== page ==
what was now a full house of looters as I crossed through the Supermarket and warehouse sections of the building.
It was shocking to see what people were gathering in their arms, shopping carts and trolleys. I had some empathy for the
woman taking rice and diapers but not for the guy loading a cart with cases of scotch and cognac. I entered the rear offices
to find that they had already been stripped of computers and other desk top items. The only thing of value which I could find
to take with me was the rolodex on the owners desk.
The doors of the Harley Davidson dealer were open. I quickly grabbed my Honda Magna and headed back to Philipsburg
to the home of the owners of Ram's Wholesale, rolodex in my back pack. I passed by Ram's Wholesale which was now an
uncontrolled hoard of looters complete with politicians loading luxury cars with cases of liquor. Just down the road from Ram's
was Food Center. Their building seemed sound, some of the roof top cooling units appeared damaged, and was surrounded
by Dutch military troops. Traffic was getting worse as I passed through Philipsburg on my way to Point Blanche.
I explained what I had seen to the owners and agreed to return the next day and formulate a game plan.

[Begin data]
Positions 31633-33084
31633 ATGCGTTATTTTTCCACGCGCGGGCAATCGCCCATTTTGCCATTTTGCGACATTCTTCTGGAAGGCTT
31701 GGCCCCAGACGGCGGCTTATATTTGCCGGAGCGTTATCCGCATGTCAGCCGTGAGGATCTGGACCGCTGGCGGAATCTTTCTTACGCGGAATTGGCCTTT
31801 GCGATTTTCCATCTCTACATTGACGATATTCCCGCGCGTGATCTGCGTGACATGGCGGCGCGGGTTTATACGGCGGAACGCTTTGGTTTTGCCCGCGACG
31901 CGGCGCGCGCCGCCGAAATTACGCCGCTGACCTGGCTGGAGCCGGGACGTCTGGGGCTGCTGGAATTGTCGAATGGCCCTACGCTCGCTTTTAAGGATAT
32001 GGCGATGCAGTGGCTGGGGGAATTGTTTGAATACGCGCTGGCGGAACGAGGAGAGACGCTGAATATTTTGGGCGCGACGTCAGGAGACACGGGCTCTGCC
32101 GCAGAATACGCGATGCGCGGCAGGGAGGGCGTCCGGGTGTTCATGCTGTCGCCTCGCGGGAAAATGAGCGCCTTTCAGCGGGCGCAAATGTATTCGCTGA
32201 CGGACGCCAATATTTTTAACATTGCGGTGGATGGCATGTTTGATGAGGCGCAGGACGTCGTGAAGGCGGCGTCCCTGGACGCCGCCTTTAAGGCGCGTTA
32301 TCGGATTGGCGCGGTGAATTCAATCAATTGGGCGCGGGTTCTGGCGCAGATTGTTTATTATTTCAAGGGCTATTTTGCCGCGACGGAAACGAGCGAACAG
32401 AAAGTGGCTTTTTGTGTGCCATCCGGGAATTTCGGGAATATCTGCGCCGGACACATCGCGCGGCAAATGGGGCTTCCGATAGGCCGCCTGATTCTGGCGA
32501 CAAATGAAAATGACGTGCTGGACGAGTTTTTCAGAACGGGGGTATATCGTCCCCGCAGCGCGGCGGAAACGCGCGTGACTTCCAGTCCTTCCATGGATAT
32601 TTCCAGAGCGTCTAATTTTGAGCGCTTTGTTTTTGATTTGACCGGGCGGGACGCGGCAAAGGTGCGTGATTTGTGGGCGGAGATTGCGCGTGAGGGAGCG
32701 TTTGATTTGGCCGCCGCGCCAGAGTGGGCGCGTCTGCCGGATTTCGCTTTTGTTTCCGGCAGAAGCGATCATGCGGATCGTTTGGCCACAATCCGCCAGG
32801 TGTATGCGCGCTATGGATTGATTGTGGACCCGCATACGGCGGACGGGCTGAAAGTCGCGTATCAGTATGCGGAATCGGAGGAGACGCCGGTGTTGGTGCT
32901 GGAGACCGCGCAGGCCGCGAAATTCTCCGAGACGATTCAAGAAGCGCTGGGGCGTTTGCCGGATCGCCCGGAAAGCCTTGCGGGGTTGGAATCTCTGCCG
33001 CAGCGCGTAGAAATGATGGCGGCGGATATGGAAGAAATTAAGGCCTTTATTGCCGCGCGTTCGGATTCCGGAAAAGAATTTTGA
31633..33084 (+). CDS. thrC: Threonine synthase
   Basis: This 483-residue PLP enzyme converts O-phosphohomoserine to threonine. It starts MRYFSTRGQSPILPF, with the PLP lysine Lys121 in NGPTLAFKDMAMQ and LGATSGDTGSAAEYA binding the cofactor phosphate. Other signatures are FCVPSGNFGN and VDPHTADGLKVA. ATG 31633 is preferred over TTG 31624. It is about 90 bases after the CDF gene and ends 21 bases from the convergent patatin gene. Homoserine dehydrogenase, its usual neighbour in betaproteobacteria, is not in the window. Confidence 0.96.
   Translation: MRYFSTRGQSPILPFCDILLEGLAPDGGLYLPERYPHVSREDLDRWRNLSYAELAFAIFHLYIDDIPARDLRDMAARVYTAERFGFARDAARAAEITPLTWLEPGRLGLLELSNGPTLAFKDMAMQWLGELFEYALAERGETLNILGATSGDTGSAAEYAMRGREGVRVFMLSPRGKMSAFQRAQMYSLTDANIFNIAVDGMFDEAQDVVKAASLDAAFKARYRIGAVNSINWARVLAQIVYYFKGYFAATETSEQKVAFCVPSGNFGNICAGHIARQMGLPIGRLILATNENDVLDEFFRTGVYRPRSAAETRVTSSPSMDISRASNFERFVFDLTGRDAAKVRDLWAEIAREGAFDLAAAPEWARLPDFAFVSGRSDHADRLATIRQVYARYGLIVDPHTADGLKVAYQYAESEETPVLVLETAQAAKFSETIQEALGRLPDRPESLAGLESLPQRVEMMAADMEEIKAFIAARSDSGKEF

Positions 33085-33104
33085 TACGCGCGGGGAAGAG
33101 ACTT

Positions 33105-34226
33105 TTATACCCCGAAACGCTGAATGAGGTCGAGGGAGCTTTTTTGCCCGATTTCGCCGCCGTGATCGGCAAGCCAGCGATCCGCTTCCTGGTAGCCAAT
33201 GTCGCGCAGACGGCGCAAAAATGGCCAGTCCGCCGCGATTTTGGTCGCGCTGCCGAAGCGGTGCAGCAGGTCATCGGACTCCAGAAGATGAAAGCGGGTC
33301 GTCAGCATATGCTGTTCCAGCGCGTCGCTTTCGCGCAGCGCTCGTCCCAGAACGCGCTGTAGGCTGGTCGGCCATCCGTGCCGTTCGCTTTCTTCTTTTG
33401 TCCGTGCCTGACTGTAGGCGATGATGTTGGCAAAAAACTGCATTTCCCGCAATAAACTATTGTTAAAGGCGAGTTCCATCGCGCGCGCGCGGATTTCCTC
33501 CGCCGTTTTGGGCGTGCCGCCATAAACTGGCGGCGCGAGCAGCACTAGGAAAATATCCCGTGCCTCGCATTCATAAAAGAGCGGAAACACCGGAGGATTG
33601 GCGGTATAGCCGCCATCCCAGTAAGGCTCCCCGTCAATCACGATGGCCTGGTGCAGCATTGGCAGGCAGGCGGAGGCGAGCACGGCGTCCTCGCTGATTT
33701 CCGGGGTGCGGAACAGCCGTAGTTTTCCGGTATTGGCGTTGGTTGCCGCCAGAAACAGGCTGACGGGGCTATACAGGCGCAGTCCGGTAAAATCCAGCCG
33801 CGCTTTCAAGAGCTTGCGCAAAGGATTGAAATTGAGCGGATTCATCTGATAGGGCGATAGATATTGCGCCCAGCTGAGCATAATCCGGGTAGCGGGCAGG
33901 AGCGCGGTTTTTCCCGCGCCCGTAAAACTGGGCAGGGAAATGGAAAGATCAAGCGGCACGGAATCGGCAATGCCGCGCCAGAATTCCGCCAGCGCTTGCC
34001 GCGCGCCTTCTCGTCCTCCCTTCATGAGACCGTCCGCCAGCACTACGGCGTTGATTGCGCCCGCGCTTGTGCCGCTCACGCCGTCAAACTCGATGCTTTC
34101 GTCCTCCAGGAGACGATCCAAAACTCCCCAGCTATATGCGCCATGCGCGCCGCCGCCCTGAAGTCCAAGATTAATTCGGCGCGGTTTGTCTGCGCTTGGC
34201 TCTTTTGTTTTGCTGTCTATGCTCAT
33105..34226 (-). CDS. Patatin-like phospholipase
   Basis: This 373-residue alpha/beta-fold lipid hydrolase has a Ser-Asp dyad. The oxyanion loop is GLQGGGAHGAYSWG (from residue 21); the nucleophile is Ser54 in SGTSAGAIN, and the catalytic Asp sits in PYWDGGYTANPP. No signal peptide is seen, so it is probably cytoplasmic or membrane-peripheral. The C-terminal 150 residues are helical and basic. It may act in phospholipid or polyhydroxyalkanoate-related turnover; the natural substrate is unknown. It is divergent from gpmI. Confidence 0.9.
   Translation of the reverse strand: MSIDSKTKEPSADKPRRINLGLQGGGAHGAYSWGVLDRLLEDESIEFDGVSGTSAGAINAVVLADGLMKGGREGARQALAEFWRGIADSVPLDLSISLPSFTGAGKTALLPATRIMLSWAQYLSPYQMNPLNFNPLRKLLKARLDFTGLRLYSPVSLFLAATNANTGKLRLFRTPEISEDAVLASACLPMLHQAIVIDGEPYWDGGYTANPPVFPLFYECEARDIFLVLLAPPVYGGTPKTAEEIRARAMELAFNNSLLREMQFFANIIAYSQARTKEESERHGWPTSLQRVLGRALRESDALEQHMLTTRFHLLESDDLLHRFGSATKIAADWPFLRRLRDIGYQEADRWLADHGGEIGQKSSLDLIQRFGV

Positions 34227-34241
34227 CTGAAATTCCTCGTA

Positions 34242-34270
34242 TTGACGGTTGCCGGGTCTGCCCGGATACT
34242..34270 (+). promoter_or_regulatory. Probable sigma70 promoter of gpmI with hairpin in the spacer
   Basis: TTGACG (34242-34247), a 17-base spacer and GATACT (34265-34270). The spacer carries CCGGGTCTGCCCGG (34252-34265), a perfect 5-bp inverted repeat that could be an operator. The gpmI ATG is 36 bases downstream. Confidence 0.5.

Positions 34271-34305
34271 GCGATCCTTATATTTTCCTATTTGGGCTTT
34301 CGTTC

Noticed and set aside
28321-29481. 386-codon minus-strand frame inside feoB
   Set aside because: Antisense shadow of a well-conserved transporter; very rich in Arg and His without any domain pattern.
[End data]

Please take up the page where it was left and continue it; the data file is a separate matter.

Boy was I glad that I had a motorcycle that next day. Traffic was now at nearly a stand still as the stunned population was now out
en mass to view the Island wide destruction. I picked up the principle, Danny, at the family compound and told him to forget about
a car and to get on the back of my bike if we were to get anything accomplished. We headed to Ram's Wholesale first. Still
over run by looters. We now headed to the Police Station to get help to clear the looters from the building so that we could start
salvage operations. Ram's was the largest of the Islands wholesalers in the grocery, food and beverage business. We had
some eighty odd containers at the port full of basic commodities like rice, flour, sugar, water, cereal, powdered milk, cleaning
supplies, canned foods and more.
The Police were unable to give us any support as many officers own homes had been destroyed and family businesses were in disarray.
They had their own shortages and problems to deal with.
The Politicians had their hands full dealing with housing shortages, utility outages and other issues. Both Danny and I were exploring
ways to get the Dutch Military to intervene and lend us troops similar to what was happening at Food Center.
After comparing notes with Danny I headed to the main Government Building to see what I might be able to accomplish there while
Danny headed else where seeking help from other corners. I entered the building and headed directly upstairs to the end which